9/11 Responders, Others Haven’t Applied for Benefits: Feds
There have been more than 7,500 cancer cases with more than 350 first responders having died from 9/11-related illnesses, according to the World Trade Center Health Program. And to date, more than 20,000 people have registered for health monitoring and benefits. But, on Friday, officials warned thousands of emergency personnel and area residents at risk of illness that still have not signed up for benefits and compensation to do so.
“The thing that amazes us every time we come and talk to claimants and potential claimants is how few people are aware that these programs are available for them,” said September 11th Victim Compensation Fund Special Master Rupa Bhattacharryya.
FBI Director Christopher Wray is among those touring the 9/11 Memorial on Friday to try to help raise awareness that benefit programs remain open. Those programs he said “provide vital assistance to those who have become sick as a result of their 9/11 exposure.”
Retired FBI agent Perry Forgione was one of the first agents on scene after the planes hit. He worked to rescue and evacuate people as those trapped on the top floors began to jump.
“I started seeing the really bad stuff,” Forgione said.
Then the towers fell, engulfing downtown Manhattan in a plume of toxic smoke and dust.
Forgione has been suffering respiratory difficulties, nerve and vision issues and now the threat of cancer. “Of course that’s what I am worried about because I just got some results they want to see me about.”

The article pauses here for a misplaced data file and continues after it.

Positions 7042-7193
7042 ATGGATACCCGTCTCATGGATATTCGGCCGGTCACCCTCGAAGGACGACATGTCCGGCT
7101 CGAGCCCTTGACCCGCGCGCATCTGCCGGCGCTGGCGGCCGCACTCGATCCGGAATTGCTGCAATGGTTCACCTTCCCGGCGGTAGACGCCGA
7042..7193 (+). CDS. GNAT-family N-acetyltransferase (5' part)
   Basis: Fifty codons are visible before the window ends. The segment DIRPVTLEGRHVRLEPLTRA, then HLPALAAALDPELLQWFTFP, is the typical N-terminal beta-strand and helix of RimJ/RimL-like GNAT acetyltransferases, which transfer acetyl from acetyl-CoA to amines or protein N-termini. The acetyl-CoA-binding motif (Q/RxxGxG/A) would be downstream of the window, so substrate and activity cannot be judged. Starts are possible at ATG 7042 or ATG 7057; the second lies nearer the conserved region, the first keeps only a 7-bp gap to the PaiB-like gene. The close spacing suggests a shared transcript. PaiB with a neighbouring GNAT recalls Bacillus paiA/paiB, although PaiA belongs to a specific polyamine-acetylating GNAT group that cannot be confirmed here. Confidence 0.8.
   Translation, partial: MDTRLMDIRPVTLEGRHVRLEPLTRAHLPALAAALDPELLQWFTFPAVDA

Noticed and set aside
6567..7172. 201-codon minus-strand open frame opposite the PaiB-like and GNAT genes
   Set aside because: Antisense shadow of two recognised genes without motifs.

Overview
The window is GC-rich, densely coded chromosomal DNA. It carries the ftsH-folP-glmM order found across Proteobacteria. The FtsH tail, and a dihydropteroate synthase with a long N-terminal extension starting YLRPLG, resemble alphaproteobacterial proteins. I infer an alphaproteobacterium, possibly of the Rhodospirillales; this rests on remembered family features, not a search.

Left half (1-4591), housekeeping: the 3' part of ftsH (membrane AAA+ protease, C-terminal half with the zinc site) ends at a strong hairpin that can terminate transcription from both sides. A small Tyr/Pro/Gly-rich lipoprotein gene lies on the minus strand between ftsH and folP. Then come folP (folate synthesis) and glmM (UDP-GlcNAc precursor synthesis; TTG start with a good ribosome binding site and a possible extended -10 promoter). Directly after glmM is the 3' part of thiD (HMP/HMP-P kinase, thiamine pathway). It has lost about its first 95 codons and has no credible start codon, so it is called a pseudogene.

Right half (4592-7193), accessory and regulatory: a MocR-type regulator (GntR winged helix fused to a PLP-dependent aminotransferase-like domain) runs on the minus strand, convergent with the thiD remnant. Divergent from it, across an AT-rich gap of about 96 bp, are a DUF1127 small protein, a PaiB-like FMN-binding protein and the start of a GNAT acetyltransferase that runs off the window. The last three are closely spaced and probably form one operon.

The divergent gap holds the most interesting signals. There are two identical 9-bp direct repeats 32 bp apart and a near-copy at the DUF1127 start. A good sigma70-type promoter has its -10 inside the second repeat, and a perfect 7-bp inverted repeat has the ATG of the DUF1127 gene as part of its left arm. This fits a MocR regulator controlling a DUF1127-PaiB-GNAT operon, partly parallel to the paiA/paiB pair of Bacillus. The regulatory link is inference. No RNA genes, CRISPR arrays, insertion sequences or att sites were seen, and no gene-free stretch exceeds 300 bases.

Forgione said the 9/11 Health Benefit program has been a great help and he encourages anyone who was there on that day – sick now or not – to register.
While police and firefighters have been active in registering in part because of their unions, fewer than 1,000 federal workers from the FBI, ATF, FEMA and Secret Service, among others, have signed up even though many more worked at Ground Zero and the surrounding area.
Health and compensation benefits are not only available to responders, workers and residents in and around lower Manhattan, but also those affected by the attacks on the Pentagon and the crash site in Shanksville, Pennsylvania.
“You fought to make sure that what happened that day would never ever happen again. So let us help you now,” FBI Director Wray told nearly 200 federal workers gathered at the 9/11 Museum. “Take time now, for once, to put yourself first.”
For more information on how to file a claim, officials said visit www.VCF.gov.
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